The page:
Army RN to Army PA? - page 2

I am currently in the process of getting my application in to the Army Reserves as an RN. I had every intention to continue my schooling and become an NP once I was established in the military. However, further research has... Read More

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    Just to second, Army nurses can apply to IPAP, I know 2 who just graduated and my husband graduated from IPAP with a few former army nurses 4 years ago. You do have to consider the effect on your career though, I can't remember how exactly it works, but if you are higher ranking when you begin the program you lose a little rank and have to regain it. No problem if you enter as O1 or O2 though. Also, do consider the Nurse Practitioner program also at USUHS, it has been more competitive in the past, because nurse corps is so huge and the only people applying to it are nurse corps, but that was back when IPAP was kind of a best kept secret and not so many people were applying to IPAP. Now IPAP is hugely competitive also. Also, if you intend on staying in the Army for a career, there are many more advancement opportunities for nurses than PAs in the Army, at least as it stands currently. PAs are in the same corps as the OTs, PTs, Dieticians, and for some reason, PAs cannot seem to get any of the high-ranking positions in that corps, even though they outnumber the others significantly. My husband is getting out for many reasons, but one of the big ones is that promotion potential is so poor right now, they are just now beginning to promote O3s to O4s off the 2009 list, almost 3 years behind because of lack of slots, and that is projected to get worse, not better. Just something to consider, I have to say, as far as educational preparation, my husband's PA program was superior to my NP program hands down, although it is a different approach, more of a compressed medical school experience, where NP school is an extension of nursing theory into advanced practice.

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    SNRachel has it right, it is harder to make rank as a PA vs. NP in the Army. The promotion list for Major just came out last week and the promotion rate for PA's was around 50% and NP's around 90%. With the coming draw down promotion rates for both PA's & NP's will decrease, no one knows by how much or when, but it will. The NP program at USUHS is now a DNP program starting with this May's class. Also, PA's for the most part are assigned to line units etc. with some assigned to clinics and hospitals. NP's are opposite and assigned to clinics and hospitals. This means that PA's deploy more and more often then NP's which is one thing you need to consider depending on what you want and need for your family.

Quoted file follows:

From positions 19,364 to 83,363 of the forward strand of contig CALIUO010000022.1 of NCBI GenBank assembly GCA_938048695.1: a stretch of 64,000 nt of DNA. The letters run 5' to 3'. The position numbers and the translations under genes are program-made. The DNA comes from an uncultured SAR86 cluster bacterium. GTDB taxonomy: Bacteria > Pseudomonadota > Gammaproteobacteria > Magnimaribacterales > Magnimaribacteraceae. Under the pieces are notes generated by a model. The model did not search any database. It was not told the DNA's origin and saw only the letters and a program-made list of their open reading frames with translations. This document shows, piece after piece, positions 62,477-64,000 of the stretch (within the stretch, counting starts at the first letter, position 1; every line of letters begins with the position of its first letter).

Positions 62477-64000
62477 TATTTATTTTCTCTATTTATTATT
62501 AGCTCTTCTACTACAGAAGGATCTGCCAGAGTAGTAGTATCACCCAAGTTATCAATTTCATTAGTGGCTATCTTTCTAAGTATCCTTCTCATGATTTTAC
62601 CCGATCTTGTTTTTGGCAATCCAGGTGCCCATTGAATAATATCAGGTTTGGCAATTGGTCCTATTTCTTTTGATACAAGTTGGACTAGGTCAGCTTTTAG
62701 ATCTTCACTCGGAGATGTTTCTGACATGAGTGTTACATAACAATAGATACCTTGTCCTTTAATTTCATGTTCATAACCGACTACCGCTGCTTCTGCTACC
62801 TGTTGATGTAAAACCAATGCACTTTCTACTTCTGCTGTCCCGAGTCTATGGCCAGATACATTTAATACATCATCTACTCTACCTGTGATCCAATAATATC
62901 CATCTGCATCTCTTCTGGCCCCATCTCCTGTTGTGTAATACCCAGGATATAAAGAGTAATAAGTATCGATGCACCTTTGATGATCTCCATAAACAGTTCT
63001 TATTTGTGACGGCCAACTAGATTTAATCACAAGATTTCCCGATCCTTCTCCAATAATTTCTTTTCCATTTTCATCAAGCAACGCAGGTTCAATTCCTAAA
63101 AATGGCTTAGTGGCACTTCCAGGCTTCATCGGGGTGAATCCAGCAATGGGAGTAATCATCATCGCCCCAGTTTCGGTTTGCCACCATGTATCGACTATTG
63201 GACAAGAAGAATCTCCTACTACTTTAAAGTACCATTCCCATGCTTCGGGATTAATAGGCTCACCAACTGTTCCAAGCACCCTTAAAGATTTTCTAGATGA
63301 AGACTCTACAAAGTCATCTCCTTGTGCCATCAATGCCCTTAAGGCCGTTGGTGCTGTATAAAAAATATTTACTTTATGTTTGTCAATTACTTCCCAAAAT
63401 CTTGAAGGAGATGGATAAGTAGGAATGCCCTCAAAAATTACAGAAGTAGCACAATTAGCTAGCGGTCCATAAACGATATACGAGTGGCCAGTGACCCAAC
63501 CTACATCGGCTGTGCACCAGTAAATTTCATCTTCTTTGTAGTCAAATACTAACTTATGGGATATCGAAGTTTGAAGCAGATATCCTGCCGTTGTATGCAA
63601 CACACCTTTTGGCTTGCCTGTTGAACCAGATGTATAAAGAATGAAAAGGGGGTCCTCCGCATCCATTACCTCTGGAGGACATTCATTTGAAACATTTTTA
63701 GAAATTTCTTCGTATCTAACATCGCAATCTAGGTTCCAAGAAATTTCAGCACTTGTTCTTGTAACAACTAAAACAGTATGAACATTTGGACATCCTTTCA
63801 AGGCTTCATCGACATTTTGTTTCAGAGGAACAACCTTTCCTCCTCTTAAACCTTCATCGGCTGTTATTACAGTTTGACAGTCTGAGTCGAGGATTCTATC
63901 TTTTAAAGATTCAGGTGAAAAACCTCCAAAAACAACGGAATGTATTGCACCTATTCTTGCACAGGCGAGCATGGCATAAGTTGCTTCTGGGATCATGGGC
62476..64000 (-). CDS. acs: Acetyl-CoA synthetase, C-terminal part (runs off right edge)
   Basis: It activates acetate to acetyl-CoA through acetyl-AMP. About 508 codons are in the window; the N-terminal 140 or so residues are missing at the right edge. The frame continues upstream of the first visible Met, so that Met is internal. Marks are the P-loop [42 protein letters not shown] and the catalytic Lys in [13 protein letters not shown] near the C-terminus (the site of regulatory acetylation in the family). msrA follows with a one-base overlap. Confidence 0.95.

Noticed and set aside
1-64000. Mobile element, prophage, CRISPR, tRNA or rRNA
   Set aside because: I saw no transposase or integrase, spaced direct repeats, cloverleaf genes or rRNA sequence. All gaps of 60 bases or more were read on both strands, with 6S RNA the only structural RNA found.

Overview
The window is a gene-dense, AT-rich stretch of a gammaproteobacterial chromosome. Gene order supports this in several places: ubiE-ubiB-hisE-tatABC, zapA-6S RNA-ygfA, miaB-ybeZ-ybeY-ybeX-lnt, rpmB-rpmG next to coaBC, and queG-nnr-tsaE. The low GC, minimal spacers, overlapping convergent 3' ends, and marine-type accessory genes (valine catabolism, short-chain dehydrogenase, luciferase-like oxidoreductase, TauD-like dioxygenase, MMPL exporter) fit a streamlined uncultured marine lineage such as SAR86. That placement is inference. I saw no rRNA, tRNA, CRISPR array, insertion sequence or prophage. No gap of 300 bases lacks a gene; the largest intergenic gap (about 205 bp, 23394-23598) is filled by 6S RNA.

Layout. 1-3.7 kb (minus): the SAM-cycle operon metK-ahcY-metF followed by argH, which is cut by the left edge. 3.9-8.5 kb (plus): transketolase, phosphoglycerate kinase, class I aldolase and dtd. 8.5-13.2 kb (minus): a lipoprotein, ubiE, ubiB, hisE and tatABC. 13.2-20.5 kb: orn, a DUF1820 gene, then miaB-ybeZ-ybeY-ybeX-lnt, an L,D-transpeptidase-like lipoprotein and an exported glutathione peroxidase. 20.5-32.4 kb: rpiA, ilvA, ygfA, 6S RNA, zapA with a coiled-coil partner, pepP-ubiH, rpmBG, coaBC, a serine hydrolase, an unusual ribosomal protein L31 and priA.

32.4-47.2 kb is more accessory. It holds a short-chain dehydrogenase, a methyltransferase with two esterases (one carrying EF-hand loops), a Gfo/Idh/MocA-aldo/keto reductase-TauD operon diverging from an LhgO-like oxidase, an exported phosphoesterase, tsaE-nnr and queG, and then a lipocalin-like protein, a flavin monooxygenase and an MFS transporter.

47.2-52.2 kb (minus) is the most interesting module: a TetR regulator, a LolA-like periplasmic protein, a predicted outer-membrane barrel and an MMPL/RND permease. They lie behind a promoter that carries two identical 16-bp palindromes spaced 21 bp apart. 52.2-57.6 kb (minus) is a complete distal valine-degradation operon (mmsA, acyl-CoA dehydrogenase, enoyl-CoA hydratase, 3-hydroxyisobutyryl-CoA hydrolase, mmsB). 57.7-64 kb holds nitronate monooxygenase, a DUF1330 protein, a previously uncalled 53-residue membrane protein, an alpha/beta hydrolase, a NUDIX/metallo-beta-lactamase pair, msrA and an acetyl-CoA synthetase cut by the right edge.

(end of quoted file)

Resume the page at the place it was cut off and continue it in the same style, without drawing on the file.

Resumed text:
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    Hi StudentNurseRachel,
    I've been a Flight Medic for a few years now, and I have applied to the IPAP. Why did you feel the IPAP was superior to your NP program?
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    I can't speak for the IPAP specifically, but generally PA programs have a great deal more clinical preparation than NP programs. You get a lot more practice with clinical skills. I don't know if that's necessarily better. It depends on the specialty that you're entering. You don't need those to do primary care, a place many PAs and NPs end up (the ones that I came in with without experience all did primary care).

    When I was a civilian, it also seemed to me that women's health and pediatrics are mostly NPs and surgery and ER are mostly PAs.
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    PAs also have the "cooler" jobs with many being in MEDEVAC units, Ranger/SF, infantry line and aviation brigades. NPs don't have that. The only NPs I ever saw on AD were in clinics with a select few as brigade "surgeons" but none in line units.
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    Yeah, every CSH/FST I delivered to had a PA...and a CRNA pushing gas. Getting into a SOF position would be a dream job. High tempo, but unlimited budget and training.
    Pixie.RN likes this.

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